Dataset for: Vitamin D metabolic loci and preeclampsia risk in multi-ethnic pregnant women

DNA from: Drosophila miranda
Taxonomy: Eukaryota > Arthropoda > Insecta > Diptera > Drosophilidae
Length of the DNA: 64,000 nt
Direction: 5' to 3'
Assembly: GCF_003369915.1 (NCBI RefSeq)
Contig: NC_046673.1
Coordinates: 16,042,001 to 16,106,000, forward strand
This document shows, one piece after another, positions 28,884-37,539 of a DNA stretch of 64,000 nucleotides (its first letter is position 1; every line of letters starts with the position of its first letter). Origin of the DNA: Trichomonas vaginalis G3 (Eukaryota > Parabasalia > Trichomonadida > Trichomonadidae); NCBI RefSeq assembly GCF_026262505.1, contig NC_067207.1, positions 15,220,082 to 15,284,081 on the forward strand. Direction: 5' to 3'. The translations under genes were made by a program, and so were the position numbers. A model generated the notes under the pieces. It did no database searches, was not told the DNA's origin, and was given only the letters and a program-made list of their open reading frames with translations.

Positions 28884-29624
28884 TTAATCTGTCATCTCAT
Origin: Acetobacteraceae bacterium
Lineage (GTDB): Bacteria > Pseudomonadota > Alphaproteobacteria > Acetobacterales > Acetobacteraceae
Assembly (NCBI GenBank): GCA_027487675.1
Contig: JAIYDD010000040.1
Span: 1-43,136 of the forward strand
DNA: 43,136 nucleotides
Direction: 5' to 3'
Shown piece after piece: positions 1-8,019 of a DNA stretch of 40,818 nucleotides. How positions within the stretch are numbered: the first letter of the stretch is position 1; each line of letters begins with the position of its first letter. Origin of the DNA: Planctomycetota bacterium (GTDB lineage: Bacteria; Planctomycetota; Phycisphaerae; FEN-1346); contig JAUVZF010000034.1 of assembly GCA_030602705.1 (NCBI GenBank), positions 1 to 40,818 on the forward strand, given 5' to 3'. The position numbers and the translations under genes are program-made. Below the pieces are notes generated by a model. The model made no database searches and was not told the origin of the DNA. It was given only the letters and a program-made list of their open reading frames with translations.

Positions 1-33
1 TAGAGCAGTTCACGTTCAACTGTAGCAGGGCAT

Allelic variants in vitamin D metabolism genes may increase risk of preeclampsia, but few studies have systematically tested this hypothesis. Our objective was to evaluate the relationship between maternal allelic variants in three vitamin D metabolism genes and preeclampsia risk. Samples were from two case-control studies of pregnant women who delivered in Pittsburgh, PA from 1999-2010 and twelve recruiting sites across the United States from 1959-65. Single nucleotide polymorphisms (SNPs) were genotyped 50 kilobases up- and down-stream in three genes (VDR, GC, and CYP27B1) in the samples from both studies, for a total of 744 preeclampsia cases and 2411 controls. Using multivariable logistic regression, we estimated the associations between allelic variation of each locus and preeclampsia risk by maternal race and study. Meta-analysis was used to estimate the association across race-study groups for each SNP. Minor allele of a non-coding region of the VDR gene was significantly associated with preeclampsia risk, which was verified in the meta-analysis [odds ratio (OR), 95 % confidence intervals (CI)] after adjusting for multiple comparisons [rs12831006:1.5 (1.2,2.0), p<0.0001]. The meta-analysis identified associations for one intron GC variant [rs843010:1.4 (1.1, 1.9) p<0.05] and two variants of the flanking region of GC [rs842991:1.5 (1.1, 2.0) p<0.05; rs16846876:0.75 (0.58, 0.98) p<0.05]. There were no statistically significant associations for CYP27B1 SNPs. Our results provide additional support for a biological role of vitamin D in preeclampsia.